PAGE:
Judges don’t like to make decisions.
An attorney once advised your editor that judges don’t like to make decisions. It might be because one party is local and other from out of town; or because the issue should be decided one way based on a strict interpretation of the law and another on grounds of what would be morally right. Sometimes it is a matter of a failure to provide the judge with sufficient authority such that he can be fairly confident he will not be overruled on appeal.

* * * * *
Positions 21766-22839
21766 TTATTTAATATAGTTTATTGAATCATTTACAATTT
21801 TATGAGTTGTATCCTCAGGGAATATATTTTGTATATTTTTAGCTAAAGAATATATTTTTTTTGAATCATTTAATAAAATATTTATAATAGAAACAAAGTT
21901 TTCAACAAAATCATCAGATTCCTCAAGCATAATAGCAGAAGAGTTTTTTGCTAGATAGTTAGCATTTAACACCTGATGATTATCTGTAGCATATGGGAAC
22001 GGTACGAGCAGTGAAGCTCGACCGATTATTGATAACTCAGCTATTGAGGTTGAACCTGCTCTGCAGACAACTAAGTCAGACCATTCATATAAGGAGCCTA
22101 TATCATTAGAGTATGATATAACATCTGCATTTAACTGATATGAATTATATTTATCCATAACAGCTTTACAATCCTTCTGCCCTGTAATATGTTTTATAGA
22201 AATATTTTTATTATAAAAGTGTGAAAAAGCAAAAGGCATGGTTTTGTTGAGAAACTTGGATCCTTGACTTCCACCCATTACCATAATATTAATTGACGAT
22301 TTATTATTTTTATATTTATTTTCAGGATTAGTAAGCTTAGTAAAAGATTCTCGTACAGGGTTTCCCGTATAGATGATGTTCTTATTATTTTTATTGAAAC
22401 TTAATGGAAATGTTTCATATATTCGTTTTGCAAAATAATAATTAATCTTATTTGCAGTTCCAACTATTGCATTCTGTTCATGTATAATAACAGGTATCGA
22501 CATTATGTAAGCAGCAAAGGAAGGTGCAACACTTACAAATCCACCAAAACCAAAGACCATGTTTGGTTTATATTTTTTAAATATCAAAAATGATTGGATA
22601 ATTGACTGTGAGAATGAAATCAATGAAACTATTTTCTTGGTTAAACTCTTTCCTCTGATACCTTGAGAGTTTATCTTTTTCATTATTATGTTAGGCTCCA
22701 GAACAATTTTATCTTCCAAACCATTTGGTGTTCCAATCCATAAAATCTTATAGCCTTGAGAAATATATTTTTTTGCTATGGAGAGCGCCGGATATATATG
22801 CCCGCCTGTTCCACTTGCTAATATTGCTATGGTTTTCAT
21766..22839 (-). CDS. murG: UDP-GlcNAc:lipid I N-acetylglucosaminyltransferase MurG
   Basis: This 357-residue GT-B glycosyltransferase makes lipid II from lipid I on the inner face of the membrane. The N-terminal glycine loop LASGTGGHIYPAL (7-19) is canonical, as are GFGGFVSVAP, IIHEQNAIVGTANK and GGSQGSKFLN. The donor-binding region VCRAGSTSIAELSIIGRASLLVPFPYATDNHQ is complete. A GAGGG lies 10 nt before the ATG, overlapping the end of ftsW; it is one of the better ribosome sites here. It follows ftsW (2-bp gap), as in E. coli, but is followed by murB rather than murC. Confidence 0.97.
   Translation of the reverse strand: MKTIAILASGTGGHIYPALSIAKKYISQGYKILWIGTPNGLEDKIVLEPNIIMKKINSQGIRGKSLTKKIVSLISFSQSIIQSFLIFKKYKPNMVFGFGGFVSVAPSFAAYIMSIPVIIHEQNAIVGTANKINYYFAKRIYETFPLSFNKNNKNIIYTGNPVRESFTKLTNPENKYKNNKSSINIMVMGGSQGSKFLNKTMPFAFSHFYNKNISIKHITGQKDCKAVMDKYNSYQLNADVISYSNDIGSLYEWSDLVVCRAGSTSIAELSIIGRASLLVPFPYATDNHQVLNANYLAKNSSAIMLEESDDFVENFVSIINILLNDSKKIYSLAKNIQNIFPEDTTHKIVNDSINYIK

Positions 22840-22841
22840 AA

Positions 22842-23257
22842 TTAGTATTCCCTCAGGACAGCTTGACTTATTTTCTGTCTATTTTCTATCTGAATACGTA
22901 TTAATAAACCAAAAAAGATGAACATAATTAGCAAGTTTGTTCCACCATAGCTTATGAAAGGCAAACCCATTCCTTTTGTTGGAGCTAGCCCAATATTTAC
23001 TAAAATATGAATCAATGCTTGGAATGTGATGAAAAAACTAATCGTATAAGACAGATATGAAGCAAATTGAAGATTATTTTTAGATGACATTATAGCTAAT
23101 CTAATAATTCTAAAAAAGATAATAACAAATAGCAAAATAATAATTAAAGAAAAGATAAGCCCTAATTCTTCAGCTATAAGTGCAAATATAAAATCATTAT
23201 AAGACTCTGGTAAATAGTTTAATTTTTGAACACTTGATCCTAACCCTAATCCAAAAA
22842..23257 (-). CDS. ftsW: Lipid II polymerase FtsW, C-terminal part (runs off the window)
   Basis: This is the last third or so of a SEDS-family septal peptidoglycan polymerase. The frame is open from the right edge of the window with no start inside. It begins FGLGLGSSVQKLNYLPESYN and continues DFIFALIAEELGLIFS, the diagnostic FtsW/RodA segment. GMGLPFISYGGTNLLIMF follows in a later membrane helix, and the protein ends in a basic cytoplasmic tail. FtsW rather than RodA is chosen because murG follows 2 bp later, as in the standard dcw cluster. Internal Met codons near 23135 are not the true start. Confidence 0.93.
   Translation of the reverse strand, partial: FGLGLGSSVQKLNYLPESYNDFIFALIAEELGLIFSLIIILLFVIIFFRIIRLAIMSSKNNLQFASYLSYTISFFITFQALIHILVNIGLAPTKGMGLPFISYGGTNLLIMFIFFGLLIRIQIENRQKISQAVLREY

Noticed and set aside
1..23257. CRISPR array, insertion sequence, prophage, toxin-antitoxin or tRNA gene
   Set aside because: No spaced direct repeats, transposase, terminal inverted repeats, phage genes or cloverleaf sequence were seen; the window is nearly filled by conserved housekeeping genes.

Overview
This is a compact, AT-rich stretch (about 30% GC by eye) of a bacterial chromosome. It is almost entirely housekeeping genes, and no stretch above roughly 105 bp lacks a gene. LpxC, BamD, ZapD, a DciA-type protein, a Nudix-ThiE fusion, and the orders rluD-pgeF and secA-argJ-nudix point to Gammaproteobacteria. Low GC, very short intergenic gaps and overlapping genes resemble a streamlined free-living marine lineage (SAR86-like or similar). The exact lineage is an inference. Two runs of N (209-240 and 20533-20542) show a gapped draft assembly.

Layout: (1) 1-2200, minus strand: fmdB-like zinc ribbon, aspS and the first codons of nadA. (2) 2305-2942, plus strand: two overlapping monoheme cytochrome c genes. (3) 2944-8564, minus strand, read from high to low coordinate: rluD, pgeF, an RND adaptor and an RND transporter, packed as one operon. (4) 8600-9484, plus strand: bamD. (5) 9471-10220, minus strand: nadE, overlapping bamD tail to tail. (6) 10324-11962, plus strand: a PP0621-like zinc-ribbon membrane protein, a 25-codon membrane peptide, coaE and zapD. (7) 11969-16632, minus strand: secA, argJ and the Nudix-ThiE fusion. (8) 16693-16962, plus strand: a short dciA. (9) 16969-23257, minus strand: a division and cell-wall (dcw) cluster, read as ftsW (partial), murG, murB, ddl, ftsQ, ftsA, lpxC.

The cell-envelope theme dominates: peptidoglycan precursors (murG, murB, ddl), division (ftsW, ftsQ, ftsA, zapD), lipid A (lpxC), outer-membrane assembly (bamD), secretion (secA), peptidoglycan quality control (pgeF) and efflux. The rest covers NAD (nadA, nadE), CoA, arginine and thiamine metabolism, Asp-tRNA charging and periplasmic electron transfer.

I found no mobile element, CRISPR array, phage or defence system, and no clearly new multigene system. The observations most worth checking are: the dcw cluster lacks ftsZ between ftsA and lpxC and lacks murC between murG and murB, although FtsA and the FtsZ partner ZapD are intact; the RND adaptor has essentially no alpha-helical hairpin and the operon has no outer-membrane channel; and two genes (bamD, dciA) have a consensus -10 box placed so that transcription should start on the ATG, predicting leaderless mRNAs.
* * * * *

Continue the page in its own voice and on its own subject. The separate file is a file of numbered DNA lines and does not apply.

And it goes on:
Sometimes the judge’s reluctance to rule can be used to your advantage… a few years ago your editor was involved in a case in which the tentative ruling on a summary judgment motion went against the client. At oral argument, the judge wanted to find for plaintiff, but the facts and the law clearly supported the defendant’s position, so the judge took the ruling under advisement. The judge never issued a decision; but that meant that he didn’t affirm the tentative ruling either! The judge’s failure to issue a decision was effectively used to negotiate a better settlement for the defendant.